Thoughts and Truths on Travel Writing

 

A dhow trip in Musandam, Oman

It is my belief that the days of freelance travel writers doing a quick tour of a place, sponsored by this airline, or that hotel are over. Finished. Dead in the water.

Future travel guides are likely be written by a local since all things considered, sending a travel writer out from London or Sydney, to write about somewhere, thousands of miles away, is curious. Even arrogant. And certainly costly.

Travel writers must accept there are good regional journalists, both local and/or expatriate, who need only follow the publishing brief. And should their writing fall short, it can always be polished by an editor.

The best way to eat a picnic on Tahaa, Polynesia

A former travel guide writer, I was always conscious that ‘Joe Public’ normally only gets one annual holiday. I therefore made damn sure my advice was correct. In Bali, I once drove 50 miles to check an hotel when the owner didn’t even offer me a drink. And I waited an hour to meet the owner of “Rick’s Café” in Casablanca. Ditto.

Such energies were not always supported by the publisher. As writer, I had first refusal to an update when due to editorial ignorance, I was not always free. Like requiring a revision on a Muslim country during the Ramadan fast. Or a giving me a three week deadline to update Malaysia, during the rainy season (typical of the AA Essential Guides).

Cycling backpackers East Coast of Malaysia

A major UK publisher went ahead, without my knowledge, and reprinted my Seychelles guide, three years after the original printing. The new edition bore my name, but it had not been updated. The reason given was that it was not cost effective…

I had a similar experience with a guide to Oman, a country whose development I’ve followed since 1975. The publisher – Insight Guides – did a reprint, eight years after the first edition which I only discovered while browsing in a London bookshop. When I called to query what was going on, the editor said they’d done a ‘desk job.’

A desk job! On a country such as Oman where change is like a thunderbolt. I will say no more, except to suggest that comments made by the paying public on an internet site tend to have more credibility that many a guide-book.

Breakfast on the terrace, Riad Zamzam, Marrakech

Images: www.copix.co.uk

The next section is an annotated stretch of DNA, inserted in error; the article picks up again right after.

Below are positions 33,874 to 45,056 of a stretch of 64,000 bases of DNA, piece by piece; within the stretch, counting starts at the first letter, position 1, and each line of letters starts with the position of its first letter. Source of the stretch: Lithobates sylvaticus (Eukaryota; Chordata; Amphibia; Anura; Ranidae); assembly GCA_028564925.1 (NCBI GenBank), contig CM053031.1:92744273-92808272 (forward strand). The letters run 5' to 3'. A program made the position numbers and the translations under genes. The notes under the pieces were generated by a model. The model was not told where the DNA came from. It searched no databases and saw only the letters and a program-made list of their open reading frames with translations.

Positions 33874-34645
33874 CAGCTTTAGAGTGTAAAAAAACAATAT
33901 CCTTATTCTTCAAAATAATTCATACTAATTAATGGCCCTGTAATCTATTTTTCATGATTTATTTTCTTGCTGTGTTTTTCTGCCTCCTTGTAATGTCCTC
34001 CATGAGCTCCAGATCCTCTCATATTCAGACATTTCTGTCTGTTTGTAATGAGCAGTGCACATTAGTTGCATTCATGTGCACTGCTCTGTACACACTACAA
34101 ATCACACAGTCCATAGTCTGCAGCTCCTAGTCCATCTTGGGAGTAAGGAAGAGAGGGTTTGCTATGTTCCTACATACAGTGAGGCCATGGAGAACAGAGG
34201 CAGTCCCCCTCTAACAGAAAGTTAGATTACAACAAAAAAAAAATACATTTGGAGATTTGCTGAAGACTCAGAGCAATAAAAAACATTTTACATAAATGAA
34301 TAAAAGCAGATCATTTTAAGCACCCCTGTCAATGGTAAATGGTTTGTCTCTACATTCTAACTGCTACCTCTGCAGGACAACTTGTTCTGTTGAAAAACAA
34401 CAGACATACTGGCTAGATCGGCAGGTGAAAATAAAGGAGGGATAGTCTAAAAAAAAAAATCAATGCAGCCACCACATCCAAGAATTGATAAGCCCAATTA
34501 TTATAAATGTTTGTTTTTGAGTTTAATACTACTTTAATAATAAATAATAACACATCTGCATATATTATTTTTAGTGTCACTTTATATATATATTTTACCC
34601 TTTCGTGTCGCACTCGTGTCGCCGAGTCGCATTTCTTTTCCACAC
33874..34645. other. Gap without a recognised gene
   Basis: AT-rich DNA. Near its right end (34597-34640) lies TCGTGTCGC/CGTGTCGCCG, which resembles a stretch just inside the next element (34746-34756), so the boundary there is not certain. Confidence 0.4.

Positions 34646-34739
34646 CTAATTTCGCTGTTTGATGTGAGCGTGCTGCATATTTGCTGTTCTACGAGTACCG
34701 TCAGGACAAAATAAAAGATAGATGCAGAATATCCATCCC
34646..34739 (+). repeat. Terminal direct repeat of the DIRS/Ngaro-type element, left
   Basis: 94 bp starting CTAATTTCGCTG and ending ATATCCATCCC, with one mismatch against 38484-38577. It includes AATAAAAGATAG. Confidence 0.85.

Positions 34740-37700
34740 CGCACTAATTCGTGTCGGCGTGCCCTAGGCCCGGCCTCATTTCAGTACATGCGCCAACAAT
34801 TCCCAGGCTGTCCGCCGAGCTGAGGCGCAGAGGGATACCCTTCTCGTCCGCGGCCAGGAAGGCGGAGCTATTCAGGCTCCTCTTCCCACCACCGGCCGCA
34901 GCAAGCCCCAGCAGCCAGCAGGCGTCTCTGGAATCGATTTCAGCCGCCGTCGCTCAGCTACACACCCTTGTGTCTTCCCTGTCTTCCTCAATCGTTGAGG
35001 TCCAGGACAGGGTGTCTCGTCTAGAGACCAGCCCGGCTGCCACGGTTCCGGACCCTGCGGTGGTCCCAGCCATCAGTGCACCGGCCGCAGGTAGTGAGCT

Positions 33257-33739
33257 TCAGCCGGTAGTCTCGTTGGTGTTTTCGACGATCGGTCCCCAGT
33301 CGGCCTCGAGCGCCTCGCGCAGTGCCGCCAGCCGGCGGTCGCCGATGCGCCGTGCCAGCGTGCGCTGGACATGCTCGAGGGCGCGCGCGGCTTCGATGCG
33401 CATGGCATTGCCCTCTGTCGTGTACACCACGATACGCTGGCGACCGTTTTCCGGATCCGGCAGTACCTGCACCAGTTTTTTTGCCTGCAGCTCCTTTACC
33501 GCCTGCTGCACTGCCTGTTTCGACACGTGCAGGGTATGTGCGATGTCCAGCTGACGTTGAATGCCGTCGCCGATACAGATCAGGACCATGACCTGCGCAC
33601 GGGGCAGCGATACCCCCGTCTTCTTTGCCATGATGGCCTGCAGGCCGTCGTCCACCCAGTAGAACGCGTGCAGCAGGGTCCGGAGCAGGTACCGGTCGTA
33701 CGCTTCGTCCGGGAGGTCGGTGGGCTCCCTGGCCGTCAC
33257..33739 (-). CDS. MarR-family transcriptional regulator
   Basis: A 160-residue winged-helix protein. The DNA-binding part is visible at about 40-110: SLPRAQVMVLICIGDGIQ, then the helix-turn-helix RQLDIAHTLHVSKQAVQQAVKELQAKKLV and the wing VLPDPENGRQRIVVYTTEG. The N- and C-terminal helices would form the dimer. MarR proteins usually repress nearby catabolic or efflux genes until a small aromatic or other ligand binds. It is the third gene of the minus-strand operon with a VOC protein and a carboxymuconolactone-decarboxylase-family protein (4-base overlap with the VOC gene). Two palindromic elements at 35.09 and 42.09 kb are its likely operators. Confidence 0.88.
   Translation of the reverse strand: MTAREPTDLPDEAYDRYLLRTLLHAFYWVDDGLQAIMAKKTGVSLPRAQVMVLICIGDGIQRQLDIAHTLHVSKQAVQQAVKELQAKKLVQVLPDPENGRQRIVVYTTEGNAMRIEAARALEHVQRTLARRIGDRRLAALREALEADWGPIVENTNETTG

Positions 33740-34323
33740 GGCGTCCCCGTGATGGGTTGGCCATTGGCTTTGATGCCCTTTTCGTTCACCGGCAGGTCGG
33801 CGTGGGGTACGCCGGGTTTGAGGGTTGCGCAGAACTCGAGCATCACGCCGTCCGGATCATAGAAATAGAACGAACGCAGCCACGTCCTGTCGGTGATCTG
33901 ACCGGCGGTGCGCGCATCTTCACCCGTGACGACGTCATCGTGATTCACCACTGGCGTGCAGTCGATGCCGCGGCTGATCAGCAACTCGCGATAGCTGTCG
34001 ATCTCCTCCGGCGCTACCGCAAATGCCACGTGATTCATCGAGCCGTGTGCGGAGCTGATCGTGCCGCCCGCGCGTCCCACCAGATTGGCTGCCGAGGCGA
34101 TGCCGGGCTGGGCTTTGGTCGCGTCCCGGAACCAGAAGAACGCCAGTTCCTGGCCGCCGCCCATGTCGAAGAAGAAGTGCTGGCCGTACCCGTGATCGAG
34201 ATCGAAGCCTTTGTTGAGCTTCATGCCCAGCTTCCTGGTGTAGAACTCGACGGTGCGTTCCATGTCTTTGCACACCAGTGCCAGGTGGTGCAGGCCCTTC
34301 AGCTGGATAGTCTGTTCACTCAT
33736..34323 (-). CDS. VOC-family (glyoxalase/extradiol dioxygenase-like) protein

About Travels with My Hat

Australian photojournalist and author. Used London as a base for nearly forty years while freelancing in the Middle East, Arabian peninsular, Africa and South Asia. Have written and illustrated more than a dozen books and travel guides. Operates a well regarded religious images stock photo library: www.worldreligions.co.uk. Live in Leura in the Blue Mountains outside Sydney.
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8 Responses to Thoughts and Truths on Travel Writing

  1. It's true, I'm far more likely to look on TripAdvisor than in a guidebook. However I do really enjoy the more "experiential" travel writing, so I don't think that everyone should just stop :)

  2. CO says:

    Thanks for dropping in Rachel. Travel narratives are a far cry from a guide-book. One is written in an advisory capacity, the other is pure personal experience and is often quite subjective which is the difference since a guide must be totally objective in the information provided. If you enjoy travel experiences, you may be patient enough to wait till I finish my own book – nearly there now. http://travelswithmyhat.com

  3. Mimi Forsyth says:

    Personal, subjective writings are valuable when the author has experience and insight. There's a lot of fluff out there..and thus your writings are all the more precious. Looking forward to your book!

  4. Hello,I came across your website and found it very enjoyable. I just had a couple of questions so if you could e-mail me back that would be great!

  5. CO says:

    Hi. You are welcome to contact me. My email is on the homepage of http://travelswithmyhat.com

  6. cobweb says:

    Seems you have been busy while I was away and this slipped by me.Personally I think the advantage of articles written by visiting travellers have a totally different take than something written by a native or local dweller. For me the impact on the visiting writer is always more interesting since they often see with new eyes events and local facts no longer subject to the locals attention. I also think one can relate to the experience of a visitor rather than to a local reporter. So for me and for these reasons I hope sending travel writer to report does not stop or those already travelling submit articles and are taken up by editors and published in lieu of sending their own correspondent. Your personal detailed accounts have always won my admiration and respect for their exactitudes.

  7. Anonymous says:

    There is travel writing and there is travel writing…some is not worth the time to read and rare others, like your original writing in Morocco, are a treasure. Quality writing and experience still count in some places! Don't give up the fight…formats are changing.

  8. Christine O says:

    Thank you so much whoever you are. Such a comment is encouraging.

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